Biomarkers and ICU admissions among COVID‑19 patients

Question: which factors result in some infected individuals going into the ICU or not? Are there any predictive tools or biomarkers? Compounding of COVID‑19 with co-morbidities.

Summary of Included Resources

From our rapid search, we identified four meta-analyses, one systematic review, and four relevant original studies, all of which focused on biomarkers and the severity, morbidity, mortality, and diagnosis of hospitalized COVID‑19 patients. Studies included in the systematic reviews and meta-analyses were of low- to high-quality according to the authors’ quality assessments. The comprehensiveness of this summary may be limited given the rapid timeline for our search and documents retrieved, and it is possible that we may have missed potentially relevant evidence. 

  • Published: March 5, 2021

What do we know?

Existing research identified a number of biomarkers that are associated with disease severity, and mortality among hospitalized COVID‑19 patients and may help to predict need for ICU care. Early detection of identified biomarkers may improve patient management and help identify high-risk patients. Associations were found between COVID‑19 disease severity and early biomarkers of inflammation and organ dysfunction including lymphopenia, thrombocytopenia, and elevated levels of D-dimer, C-reactive protein (CRP), Procalcitonin (PCT), Lactate Dehydrogenase (LDH) as well as high levels of cardiac troponin I and aspartate aminotransferase (AST). Furthermore, there is a strong association between increases in biomarkers including CRP, D-dimer, and decreased platelet count, and increased mortality. There are also prediction models that may be useful in identifying COVID‑19 patients with high risk of death within two months. One model suggests that age, respiratory failure, white cell count, lymphocytes, platelets, D-dimer, and lactate dehydrogenase are key determinants of death among hospitalized COVID‑19 patients. Comorbidities including diabetes, hypertension, cardiovascular disease, chronic obstructive pulmonary disease, and chronic kidney disease are associated with an increase in severe COVID‑19 symptoms and mortality. Patients with hypertension, cerebrovascular accident, and heart disease may be at increased risk of needing ICU care, requiring intubation, and death.  

What are the notable gaps?

Biomarkers associated with severe COVID disease and mortality identified to date, are general markers of inflammation and organ dysfunction, and not specific to COVID-19. COVID-specific biomarkers for severe disease and mortality have not yet been identified. Our search did not find higher-level evidence (i.e., evidence from systematic reviews, meta-analyses, or rapid reviews) focusing on biomarkers associated with ICU admission. Further research to identify biomarkers predictive of need for ICU level care is needed.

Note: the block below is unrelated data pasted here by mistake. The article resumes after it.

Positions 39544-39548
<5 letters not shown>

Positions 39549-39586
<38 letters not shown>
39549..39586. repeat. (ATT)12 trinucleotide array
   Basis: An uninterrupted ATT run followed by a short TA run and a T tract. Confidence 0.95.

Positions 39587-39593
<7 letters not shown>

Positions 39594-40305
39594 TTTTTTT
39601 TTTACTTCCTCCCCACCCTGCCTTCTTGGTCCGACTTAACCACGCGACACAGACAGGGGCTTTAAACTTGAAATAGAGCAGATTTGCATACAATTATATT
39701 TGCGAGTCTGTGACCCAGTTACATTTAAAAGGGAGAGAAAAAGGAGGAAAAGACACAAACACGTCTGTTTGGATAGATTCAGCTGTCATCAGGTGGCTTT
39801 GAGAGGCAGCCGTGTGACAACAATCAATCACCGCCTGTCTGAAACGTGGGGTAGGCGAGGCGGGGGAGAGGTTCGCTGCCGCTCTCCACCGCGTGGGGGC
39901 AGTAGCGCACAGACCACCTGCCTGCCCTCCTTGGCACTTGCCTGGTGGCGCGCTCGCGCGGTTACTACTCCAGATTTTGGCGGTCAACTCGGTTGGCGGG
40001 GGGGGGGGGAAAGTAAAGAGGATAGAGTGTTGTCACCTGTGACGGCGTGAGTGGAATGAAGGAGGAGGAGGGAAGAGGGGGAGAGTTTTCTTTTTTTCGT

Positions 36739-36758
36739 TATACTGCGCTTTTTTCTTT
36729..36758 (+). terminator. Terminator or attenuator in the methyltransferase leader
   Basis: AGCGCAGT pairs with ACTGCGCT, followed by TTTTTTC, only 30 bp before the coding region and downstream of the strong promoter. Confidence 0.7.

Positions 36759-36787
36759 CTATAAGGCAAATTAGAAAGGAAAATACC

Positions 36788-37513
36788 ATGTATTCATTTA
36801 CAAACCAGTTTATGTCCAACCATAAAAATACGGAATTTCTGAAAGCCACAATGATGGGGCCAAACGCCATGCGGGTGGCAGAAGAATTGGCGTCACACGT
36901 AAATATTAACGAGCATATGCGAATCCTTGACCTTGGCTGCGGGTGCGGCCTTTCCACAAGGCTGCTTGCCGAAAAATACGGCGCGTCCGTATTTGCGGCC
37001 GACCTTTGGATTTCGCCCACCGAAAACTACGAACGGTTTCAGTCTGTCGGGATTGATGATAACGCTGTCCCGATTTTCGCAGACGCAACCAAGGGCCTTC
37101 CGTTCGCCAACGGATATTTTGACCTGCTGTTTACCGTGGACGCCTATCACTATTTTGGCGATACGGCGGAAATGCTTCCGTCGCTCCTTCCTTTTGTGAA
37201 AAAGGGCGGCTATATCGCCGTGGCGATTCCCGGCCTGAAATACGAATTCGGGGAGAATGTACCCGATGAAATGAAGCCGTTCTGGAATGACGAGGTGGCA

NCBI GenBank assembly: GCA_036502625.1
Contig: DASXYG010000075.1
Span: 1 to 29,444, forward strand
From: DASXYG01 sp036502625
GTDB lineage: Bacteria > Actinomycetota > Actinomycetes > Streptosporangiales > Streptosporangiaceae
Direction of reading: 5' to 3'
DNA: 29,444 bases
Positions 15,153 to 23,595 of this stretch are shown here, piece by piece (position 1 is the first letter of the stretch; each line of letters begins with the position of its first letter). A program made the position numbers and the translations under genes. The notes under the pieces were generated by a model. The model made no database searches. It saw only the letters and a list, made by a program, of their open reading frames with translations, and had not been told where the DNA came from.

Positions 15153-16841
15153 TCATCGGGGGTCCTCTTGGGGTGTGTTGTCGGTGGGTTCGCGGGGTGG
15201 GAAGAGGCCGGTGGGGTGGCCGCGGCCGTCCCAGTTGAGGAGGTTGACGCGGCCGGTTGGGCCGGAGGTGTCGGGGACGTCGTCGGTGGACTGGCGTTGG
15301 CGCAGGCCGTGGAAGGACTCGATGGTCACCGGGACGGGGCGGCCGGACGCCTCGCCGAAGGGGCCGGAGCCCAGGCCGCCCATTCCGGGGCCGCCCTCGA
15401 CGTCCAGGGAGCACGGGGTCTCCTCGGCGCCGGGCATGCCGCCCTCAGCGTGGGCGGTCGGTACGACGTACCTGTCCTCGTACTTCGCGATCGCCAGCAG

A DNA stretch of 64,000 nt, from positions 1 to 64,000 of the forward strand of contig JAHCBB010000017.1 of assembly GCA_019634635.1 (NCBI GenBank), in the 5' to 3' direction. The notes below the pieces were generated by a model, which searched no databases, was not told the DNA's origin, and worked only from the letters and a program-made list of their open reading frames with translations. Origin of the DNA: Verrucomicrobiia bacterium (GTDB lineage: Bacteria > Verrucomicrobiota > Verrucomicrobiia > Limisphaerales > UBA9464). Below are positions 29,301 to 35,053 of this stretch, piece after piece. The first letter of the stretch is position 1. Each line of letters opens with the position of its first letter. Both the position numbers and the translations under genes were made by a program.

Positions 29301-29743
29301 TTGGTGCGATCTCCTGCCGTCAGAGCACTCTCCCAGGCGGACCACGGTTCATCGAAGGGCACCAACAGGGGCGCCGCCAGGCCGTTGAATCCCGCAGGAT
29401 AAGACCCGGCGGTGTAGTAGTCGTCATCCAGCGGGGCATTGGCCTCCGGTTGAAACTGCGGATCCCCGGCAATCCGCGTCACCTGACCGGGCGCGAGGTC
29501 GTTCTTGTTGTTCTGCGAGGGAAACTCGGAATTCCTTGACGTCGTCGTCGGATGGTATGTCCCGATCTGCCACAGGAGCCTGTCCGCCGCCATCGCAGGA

What is on the horizon? What are the studies that are underway to address the gaps? 

There are various research projects funded across Canada investigating different approaches to predicting COVID‑19 severity (including ICU admission) such as genetic biomarkers, immunologic markers, remote symptom monitoring, and mathematical modelling. These include:

  • “Identification of Biomarkers that Predict Severity of Infection in COVID‑19 Patients” (Melissa Kathryn Andrew, Dalhousie University)
  • “Population-estimable frailty using “big data” to predict Covid-19 infection and illness severity, Institute of Clinical Evaluative Sciences” (Douglas Lee, Institute of Clinical Evaluation on Sciences, University of Toronto)
  • “AI-empowered Real-time COVID‑19 Symptom Monitoring and Prediction among Senior Residents” (Rahimi Samira, McGill University)
  • “An Optimized COVID‑19 Diagnostic Test Incorporating Host Responses for Predicting Disease Course and Healthcare Needs” (Jeremy Hirota, McMaster University) 
  • [email protected]: Development and validation of a multivariable prediction model of deterioration in patients diagnosed with COVID‑19 who are managing at home” (Nisha Andany, Sunnybrook Research Institute)
  • “Genomic biomarkers to predict outcome and treatment response in hospitalized COVID‑19 patients” (Matthew Cheng, McGill University)  
  • “COVID-19: Comprehensive biomarker analysis for prediction of clinical course and patient treatment outcomes (COVID-BEACONS)” (Paul Y Kim, McMaster University)
  • “Development of a Predictive Serologic Test for Cytopathogenic Autoantibodies in COVID‑19 Patients” (Robert K. Rottapel, University Health Network)

There are also on-going reviews initiated internationally (Brazil, Germany, Belgium, Malaysia, China, India, Spain, and Italy) which address possible genetic, clinical, diagnostic, and sociodemographic predictors of COVID‑19 outcomes and prognosis. One systematic review by Malaysian researcher Yean Yean Chan titled, Impact of mutational profile of SARS-CoV-2 on transmissibility and disease severity: Asystematic review and meta-analysis, is looking to answer questions around whether there are associations between viral load levels and transmissibility and severity of illness.

With funding from the Government of Canada

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